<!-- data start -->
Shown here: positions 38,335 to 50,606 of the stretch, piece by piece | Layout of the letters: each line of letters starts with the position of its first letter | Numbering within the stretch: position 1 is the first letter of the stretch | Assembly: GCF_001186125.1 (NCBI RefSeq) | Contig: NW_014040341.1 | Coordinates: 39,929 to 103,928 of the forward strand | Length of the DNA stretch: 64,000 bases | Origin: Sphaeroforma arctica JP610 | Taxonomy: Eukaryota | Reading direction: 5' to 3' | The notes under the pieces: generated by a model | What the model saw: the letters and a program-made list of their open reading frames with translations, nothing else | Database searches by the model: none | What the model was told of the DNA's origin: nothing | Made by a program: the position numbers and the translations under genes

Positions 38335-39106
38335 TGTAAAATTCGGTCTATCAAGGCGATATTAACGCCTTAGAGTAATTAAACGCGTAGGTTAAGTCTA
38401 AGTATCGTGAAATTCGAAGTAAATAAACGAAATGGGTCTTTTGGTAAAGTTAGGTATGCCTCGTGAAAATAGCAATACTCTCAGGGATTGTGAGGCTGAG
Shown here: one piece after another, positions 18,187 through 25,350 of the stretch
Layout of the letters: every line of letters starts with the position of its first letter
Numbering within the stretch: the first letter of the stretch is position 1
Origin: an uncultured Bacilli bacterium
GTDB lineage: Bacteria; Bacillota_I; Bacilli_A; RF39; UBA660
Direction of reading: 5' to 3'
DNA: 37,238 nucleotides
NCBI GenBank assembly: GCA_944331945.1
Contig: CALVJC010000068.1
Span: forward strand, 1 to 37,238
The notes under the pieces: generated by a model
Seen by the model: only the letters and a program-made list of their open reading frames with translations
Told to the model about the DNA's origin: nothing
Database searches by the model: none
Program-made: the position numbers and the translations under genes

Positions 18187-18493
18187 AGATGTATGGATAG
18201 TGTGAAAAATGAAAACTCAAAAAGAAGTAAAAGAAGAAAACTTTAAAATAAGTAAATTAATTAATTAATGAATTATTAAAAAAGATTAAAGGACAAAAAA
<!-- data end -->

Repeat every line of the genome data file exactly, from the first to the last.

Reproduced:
Shown here: positions 38,335 to 50,606 of the stretch, piece by piece | Layout of the letters: each line of letters starts with the position of its first letter | Numbering within the stretch: position 1 is the first letter of the stretch | Assembly: GCF_001186125.1 (NCBI RefSeq) | Contig: NW_014040341.1 | Coordinates: 39,929 to 103,928 of the forward strand | Length of the DNA stretch: 64,000 bases | Origin: Sphaeroforma arctica JP610 | Taxonomy: Eukaryota | Reading direction: 5' to 3' | The notes under the pieces: generated by a model | What the model saw: the letters and a program-made list of their open reading frames with translations, nothing else | Database searches by the model: none | What the model was told of the DNA's origin: nothing | Made by a program: the position numbers and the translations under genes

Positions 38335-39106
38335 TGTAAAATTCGGTCTATCAAGGCGATATTAACGCCTTAGAGTAATTAAACGCGTAGGTTAAGTCTA
38401 AGTATCGTGAAATTCGAAGTAAATAAACGAAATGGGTCTTTTGGTAAAGTTAGGTATGCCTCGTGAAAATAGCAATACTCTCAGGGATTGTGAGGCTGAG
Shown here: one piece after another, positions 18,187 through 25,350 of the stretch
Layout of the letters: every line of letters starts with the position of its first letter
Numbering within the stretch: the first letter of the stretch is position 1
Origin: an uncultured Bacilli bacterium
GTDB lineage: Bacteria; Bacillota_I; Bacilli_A; RF39; UBA660
Direction of reading: 5' to 3'
DNA: 37,238 nucleotides
NCBI GenBank assembly: GCA_944331945.1
Contig: CALVJC010000068.1
Span: forward strand, 1 to 37,238
The notes under the pieces: generated by a model
Seen by the model: only the letters and a program-made list of their open reading frames with translations
Told to the model about the DNA's origin: nothing
Database searches by the model: none
Program-made: the position numbers and the translations under genes

Positions 18187-18493
18187 AGATGTATGGATAG
18201 TGTGAAAAATGAAAACTCAAAAAGAAGTAAAAGAAGAAAACTTTAAAATAAGTAAATTAATTAATTAATGAATTATTAAAAAAGATTAAAGGACAAAAAA